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Congressional candidate calls for cameras at train stations

(The Associated Press circulated the following article on July 18.)

STAMFORD, Conn. -- Westport First Selectwoman Diane Farrell, a candidate for Congress, has proposed installing cameras at Connecticut train stations in the wake of the terrorist bombings in London.

London police quickly got leads on bombing suspects because of a high-tech video security network in the subway system, Farrell said.

Such surveillance equipment could help prevent terrorist attacks on Metro-North Railroad or help police track suspects if something happened at a station, said Farrell, a Democrat who plans to run against Republican U.S. Rep. Christopher Shays in 2006 for the 4th Congressional District seat.

"There ought to be improved surveillance equipment along the entire Metro-North line," Farrell said. "There should be cameras on platforms and cameras in the parking lots. We should at least try to improve the surveillance technologies that we have in place."

Farrell, chairwoman of the South Western Region Metropolitan Planning Organization, a state agency made up of the eight municipal leaders in lower Fairfield County, said she plans to raise the idea at the group's next meeting at the end of the month.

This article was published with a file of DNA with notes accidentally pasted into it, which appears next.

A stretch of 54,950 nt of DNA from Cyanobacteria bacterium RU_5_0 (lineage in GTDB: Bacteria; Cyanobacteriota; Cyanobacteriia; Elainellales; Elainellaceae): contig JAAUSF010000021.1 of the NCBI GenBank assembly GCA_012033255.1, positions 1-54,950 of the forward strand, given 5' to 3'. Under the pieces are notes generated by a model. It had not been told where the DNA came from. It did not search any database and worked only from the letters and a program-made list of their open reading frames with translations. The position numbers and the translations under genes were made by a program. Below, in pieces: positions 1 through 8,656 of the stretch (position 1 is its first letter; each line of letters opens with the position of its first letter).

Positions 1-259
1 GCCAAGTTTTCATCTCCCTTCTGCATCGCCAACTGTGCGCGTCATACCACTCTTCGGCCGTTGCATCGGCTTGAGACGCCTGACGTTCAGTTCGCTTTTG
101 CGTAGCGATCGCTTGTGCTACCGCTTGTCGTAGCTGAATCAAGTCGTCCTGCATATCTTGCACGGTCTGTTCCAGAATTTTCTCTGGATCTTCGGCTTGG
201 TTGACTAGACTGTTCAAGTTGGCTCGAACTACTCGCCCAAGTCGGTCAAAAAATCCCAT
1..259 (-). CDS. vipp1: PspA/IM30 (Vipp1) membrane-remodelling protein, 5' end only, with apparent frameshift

The Westport train station has no video surveillance equipment, Farrell said. The town investigated the cost before Sept. 11, 2001, but it was too expensive, she said.

She said she hopes the cost has decreased and the state Department of Transportation or Metro-North Railroad would help pay for the project, which would need employees to monitor the cameras. Farrell said she hopes the Westport station can be a test case for lower Fairfield County.

Shays, a member of the Congressional Homeland Security Committee, said additional security is needed at rail stations and public transportation hubs, but other steps must be taken to secure the nation's mass transit systems.

"We need to take a broader view of protecting our public transportation system, developing a national strategy and focusing our resources in high-risk areas," he said in a statement. "The most important part of homeland security, however, is detecting and preventing terrorists before they ever have the chance to get on a train or a bus with a bomb. That's why it is critical we reauthorize the Patriot Act to give our law enforcement the tools necessary to prevent terrorist attacks, not just react to them."

Stations on the New Haven Line are owned by the state or the municipality, so the level of video surveillance varies.

The Stamford train station, the busiest on the New Haven Line, is operated by the state. It has surveillance cameras on the concourse, platforms and tunnel, Metro-North spokeswoman Marjorie Anders said.

A 1999 ordinance prevents the city from placing security cameras on municipal property unless the footage is used to monitor traffic, Stamford Mayor Dannel Malloy said. Since Sept. 11 and the London bombings, it may be time to review the ordinance, Malloy said.

"I think it's a good idea," he said. "Surveillance is becoming a good tool for monitoring things other than traffic."

Tuesday, July 19, 2005

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